Several works in the exhibition examine the sense of touch in connection with reading, using books that have collided with hands... and lips. A German 16th-century missal printed partly on silk includes in its pages a pasted-in “osculation plaque” for a priest to physically kiss the book in an act of religious devotion. Another ecclesiastical artifact, designed as an aid for repentant 17th-century sinners, is “Nouvelle invention d’une excellente methode, pour ... une bonne confession.” Composed of hundreds of perforated tabs, each bearing a different transgression, this “catalog of immorality” permitted users to conveniently tear out a prewritten confession and present it to their priest rather than speak the words themselves.
John James Audubon’s colossal illustrated The Birds of America (1827–38) demonstrates the sense of proprioception—the body’s ability to sense movement, action, and location, often described as the “sixth sense.” The brown leather-bound book is just under a meter and half in length, or about the wingspan of a large seagull, as the audio guide appropriately notes, and requires two people to open it and turn its blanket-like pages. “We’re focusing attention on the physical work we’re always doing with books,” Smith says. “It’s how hard we need to hold them open, how tight the binding is. It explores how books are bits of paper and engineering.” Contrasted with a group of smaller volumes, one can begin to imagine the incongruity in the physical experience of handling and reading each one.
As visitors approach the section on sound and hearing, they are greeted by an impressive 14th-century book of psalms from the Church of St. Lawrence in Trau, its pages rippled and warped by the moisture exhaled by singing chorus members of centuries past. Andy Warhol’s Index (1967), a tongue-in-cheek “children’s book for hipsters,” serves as a multi-sensory encounter personified by a pop-up castle, a sheet of LSD stamps, and a 45-rpm flexi-disc that plays a previously unrecorded song by Nico and the Velvet Underground.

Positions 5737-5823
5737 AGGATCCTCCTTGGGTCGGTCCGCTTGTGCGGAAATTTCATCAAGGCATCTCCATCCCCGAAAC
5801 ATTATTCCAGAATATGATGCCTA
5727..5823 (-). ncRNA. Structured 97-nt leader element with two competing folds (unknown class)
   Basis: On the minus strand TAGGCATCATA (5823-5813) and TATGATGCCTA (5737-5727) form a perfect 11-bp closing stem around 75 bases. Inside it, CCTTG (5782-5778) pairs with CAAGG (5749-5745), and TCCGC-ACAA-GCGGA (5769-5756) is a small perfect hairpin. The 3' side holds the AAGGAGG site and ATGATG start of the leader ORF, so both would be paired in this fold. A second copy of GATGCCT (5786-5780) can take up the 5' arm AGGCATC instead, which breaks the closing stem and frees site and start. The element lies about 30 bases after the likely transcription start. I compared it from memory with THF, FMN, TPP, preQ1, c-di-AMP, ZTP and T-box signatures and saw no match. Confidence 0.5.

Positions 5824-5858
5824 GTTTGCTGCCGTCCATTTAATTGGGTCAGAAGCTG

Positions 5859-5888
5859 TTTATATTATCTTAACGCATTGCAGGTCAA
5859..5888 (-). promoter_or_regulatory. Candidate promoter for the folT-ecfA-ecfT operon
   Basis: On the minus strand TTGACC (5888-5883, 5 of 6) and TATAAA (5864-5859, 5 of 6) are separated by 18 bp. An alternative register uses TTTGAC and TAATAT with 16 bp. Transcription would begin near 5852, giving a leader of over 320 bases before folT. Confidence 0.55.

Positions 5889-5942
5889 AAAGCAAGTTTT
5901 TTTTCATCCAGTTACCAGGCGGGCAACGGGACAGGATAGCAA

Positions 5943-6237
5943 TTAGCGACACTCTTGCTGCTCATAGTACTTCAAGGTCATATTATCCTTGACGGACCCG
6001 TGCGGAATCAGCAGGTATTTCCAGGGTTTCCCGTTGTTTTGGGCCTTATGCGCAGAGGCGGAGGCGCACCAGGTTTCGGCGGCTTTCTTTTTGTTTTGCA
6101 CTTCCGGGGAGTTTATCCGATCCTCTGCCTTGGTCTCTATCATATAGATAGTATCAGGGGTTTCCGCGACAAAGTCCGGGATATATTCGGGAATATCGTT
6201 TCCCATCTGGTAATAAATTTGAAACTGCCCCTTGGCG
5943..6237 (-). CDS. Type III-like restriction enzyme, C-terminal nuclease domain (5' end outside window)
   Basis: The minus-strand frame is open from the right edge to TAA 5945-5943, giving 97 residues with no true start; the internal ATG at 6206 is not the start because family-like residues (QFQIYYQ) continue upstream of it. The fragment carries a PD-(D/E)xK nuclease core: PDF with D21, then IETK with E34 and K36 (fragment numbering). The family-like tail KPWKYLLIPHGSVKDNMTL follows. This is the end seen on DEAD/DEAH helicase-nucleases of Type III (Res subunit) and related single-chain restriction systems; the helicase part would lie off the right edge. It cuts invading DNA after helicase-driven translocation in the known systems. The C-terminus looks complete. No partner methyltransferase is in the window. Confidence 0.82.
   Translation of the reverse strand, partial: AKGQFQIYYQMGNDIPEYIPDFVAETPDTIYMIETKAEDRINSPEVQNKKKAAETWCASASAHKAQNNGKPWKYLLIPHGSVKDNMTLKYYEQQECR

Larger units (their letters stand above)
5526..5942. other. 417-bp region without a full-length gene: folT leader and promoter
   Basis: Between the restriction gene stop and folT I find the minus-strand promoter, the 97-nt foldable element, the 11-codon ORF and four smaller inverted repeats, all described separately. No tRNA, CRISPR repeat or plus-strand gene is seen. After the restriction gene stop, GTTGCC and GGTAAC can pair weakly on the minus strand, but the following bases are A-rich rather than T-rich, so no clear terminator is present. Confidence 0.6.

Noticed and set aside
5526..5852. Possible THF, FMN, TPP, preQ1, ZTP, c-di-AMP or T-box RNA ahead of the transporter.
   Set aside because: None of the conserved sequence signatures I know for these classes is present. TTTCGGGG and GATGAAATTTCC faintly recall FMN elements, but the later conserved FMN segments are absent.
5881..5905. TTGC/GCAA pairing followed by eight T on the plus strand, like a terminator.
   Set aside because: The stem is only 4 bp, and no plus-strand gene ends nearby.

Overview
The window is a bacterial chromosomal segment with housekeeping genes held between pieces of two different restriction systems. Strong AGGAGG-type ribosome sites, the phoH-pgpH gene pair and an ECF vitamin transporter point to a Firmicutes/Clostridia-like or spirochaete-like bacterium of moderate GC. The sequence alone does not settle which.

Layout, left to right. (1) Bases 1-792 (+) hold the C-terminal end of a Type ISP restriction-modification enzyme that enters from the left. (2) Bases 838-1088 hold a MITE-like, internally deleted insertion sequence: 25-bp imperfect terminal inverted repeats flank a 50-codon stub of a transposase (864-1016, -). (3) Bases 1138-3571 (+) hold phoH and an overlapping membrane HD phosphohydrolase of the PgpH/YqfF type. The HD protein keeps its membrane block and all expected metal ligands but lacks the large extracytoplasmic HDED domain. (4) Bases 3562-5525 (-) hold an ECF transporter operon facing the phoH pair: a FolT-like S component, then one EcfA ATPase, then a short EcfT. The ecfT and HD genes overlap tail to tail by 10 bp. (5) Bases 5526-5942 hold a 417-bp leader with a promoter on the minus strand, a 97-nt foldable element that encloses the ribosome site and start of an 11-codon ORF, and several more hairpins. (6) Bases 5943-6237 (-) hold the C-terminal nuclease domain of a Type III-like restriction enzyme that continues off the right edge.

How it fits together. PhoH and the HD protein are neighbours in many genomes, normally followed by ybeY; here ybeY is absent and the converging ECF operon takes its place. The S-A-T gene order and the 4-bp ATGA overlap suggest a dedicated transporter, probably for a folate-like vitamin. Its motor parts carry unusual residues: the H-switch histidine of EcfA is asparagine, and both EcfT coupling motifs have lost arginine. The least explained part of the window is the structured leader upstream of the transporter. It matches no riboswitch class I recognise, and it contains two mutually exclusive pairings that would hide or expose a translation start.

Further sonic studies in the exhibition include a series of sound-based works by artists Helen Frosi, Pale Blue Dot Collective’s Louise Beer and John Hooper, and Amy Sterly and Andrew Albin. Pale Blue Dot Collective’s “Audioscripts,” a piece co-commissioned for the exhibition with Fusion Arts in Oxford, looks at the auditory output of our physical interactions with books. Recordings include the sound of pages turning, books being arranged on shelves, and hands moving across textured covers against a backdrop of sounds documented from nature in three audio compositions. “We wanted a lot of noise in the exhibition room—some of which was specifically of books, and some which was creatively spinning off of that,” Smith says.
“Sensational Books” also explores sound as a means to enrich and provide access to the art-viewing experience. Exhibition curators partnered with VocalEyes, whose mission is to foster opportunities for blind and visually impaired people to enjoy art and heritage, to create an audio described highlights tour. The guide—which was developed with all viewers in mind—connects visitors intimately with the objects on display using lush descriptions of how each book may look, sound, feel, and smell.
One idea that began to materialize in the early stages of producing the exhibition is the reciprocal nature of reading physical books. As books shape our thoughts and experiences, we, too, imbue them with traces of ourselves, from handwritten annotations to smudges that show signs of frequent use. In this way, the story of the material books is a story of human nature—our activities, our relationships, and our hopes for the future.